How to Choose the Right Granite Finish For You
Granite can be finished in different ways, creating a different look and feel. In this article, we'll tell you about these finishes so that you can select one that's right for you.
How is granite finished?
After a granite slab is cut to size, it goes through a finishing process, moving along automated conveyers and being polished using diamond-head brushes, water jets, and polishing wheels to achieve the desired effect. The process is stopped at different points to create different finishes, from matte to fully-polished.
The way that a granite countertop is finished affects not only its look but how it will need to be cared for. While all granite needs to be resealed occasionally and it's important to clean up spills promptly, the ease of maintenance will depend on the finish you choose.
Polished Granite Finish
The most popular finish for granite kitchen counters is polished. The finishing process is taken all the way, using fine polishing pads to create a smooth, shiny surface that showcases the color and characteristics of the natural stone. The glossy reflective surface adds depth and richness to the granite.
Polished granite countertops are the easiest to care for because they can be sealed most effectively. A polished finish repels water more easily because the surface is less porous. This means that polished granite is more stain-resistant, and it doesn't need to be resealed as often.
Honed Granite Finish
This finish is becoming more popular, particularly in contemporary designs. This finish is very smooth, but not polished to a shine. The polishing process is stopped at matte or satin rather than taken all the way to a high gloss. Darker shades of granite will appear lighter than they would if they were fully polished, and colors will be slightly muted or more gray.
The matte appearance of a honed finish means that it will hold onto fingerprints and dust more easily. While the surface is very smooth, it is more porous than a fully-polished surface, so it's also more susceptible to stains. It's important to not let water sit on the surface for too long, and countertops with a honed finish will need to be resealed more frequently.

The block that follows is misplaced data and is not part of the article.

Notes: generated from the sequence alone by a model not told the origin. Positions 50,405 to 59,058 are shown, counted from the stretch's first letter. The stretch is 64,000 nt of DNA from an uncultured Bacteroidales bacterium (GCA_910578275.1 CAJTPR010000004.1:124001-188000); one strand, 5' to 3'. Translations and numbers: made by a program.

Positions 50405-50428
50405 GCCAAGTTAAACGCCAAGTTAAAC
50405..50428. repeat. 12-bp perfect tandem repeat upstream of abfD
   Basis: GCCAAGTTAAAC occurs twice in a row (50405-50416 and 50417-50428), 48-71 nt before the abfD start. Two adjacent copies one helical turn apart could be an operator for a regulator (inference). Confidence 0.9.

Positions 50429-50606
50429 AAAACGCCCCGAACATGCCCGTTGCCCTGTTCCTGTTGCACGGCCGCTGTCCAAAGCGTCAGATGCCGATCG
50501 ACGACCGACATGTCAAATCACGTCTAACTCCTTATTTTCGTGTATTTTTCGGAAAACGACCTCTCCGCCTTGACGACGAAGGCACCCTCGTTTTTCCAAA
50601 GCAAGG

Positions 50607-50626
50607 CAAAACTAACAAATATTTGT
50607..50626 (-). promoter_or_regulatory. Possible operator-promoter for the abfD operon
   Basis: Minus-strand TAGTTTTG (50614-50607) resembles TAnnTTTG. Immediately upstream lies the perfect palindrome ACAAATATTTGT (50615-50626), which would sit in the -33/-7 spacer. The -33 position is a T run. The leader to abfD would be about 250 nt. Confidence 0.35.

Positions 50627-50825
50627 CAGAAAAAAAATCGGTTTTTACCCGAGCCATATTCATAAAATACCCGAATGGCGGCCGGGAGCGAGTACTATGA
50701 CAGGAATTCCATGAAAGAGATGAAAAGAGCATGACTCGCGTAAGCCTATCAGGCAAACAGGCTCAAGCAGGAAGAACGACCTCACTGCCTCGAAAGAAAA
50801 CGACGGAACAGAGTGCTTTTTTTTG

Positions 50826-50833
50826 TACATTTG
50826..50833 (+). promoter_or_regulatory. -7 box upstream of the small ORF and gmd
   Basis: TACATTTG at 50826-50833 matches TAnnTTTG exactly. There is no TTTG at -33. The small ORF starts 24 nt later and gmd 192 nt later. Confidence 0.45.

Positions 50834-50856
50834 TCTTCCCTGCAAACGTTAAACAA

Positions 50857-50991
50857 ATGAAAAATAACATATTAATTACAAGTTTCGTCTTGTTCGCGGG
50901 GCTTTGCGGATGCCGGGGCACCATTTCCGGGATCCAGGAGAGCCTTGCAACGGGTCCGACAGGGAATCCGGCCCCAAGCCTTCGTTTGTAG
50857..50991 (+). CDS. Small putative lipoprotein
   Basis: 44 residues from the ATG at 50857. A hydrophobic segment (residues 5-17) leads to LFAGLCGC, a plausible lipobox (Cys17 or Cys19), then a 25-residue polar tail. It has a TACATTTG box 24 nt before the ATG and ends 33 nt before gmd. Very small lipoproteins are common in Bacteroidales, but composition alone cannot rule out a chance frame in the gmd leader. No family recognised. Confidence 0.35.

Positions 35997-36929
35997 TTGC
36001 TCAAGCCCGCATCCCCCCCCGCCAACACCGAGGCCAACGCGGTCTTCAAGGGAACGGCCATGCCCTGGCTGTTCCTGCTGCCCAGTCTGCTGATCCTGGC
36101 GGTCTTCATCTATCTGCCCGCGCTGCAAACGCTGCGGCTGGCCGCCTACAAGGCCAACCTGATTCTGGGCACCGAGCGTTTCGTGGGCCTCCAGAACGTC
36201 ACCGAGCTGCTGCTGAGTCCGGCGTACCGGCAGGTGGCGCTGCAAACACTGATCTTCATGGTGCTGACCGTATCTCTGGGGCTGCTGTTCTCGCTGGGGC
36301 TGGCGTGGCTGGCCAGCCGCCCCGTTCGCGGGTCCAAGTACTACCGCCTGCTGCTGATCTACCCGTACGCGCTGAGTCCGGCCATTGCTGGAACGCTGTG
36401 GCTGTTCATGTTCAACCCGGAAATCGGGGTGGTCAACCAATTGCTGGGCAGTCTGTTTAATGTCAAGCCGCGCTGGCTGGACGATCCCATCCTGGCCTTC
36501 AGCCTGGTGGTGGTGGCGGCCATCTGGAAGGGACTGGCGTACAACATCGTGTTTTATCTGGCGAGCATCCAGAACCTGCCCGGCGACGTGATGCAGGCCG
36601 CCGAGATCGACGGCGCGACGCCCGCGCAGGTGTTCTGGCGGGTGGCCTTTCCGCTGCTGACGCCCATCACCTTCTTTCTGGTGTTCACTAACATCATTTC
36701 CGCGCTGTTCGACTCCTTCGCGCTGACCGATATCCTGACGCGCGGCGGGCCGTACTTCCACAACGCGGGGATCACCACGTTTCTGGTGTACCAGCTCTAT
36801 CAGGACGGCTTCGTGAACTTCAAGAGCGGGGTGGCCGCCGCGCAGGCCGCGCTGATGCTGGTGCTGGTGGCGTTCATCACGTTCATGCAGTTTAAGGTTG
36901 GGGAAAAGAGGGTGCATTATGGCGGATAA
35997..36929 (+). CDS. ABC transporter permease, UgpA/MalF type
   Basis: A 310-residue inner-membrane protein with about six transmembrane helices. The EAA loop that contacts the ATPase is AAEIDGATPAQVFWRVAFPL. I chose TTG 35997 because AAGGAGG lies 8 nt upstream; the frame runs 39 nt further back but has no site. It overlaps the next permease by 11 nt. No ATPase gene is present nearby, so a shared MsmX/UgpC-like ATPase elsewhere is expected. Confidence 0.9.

Leathered Granite Finish
This newer finish has also been growing in popularity in recent years. The stone is given a textured feel with diamond-tipped brushes that are run over its surface once it's reached the honed finish described above. Leathered granite has a sheen to it and its natural color shows through nicely. This finish is most commonly seen on darker granite.
Caring for granite with a leathered finish actually can be easier than maintaining a honed finish, because the texture hides fingerprints and spots more easily. However, if the finish does get damaged, it can be difficult to restore just one area, and so the entire countertop may need to be refinished.
How to Choose a Granite Finish
There are two main things to consider when choosing a finish for your granite countertops: the look of the finished counters, and the maintenance they'll require. When you're considering these different finishing options, remember that the honed or leathered finish may not be possible for all colors of granite. These finishes can affect the integrity of the stone, depending on its specific mineral makeup.
A polished finish is the most common for good reason—it's the easiest to clean and maintain, and the polished surface is also more heat-resistant. It's also suitable for all colors of granite and can bring out the natural stone's subtle details.
A honed or leathered finish can provide a great modern look that may complement your home's style beautifully, with the trade-off that your countertops will require more care, especially with a honed finish, which is beautifully smooth but also easily stained. If your counters won't see heavy messes, it may be a great choice.
Ultimately, granite countertops in any finish are a great addition to a kitchen. No matter what you choose, be aware that you'll need to maintain the finish on your counters with proper cleaning and occasional resealing. When you take care of them, they'll last a lifetime.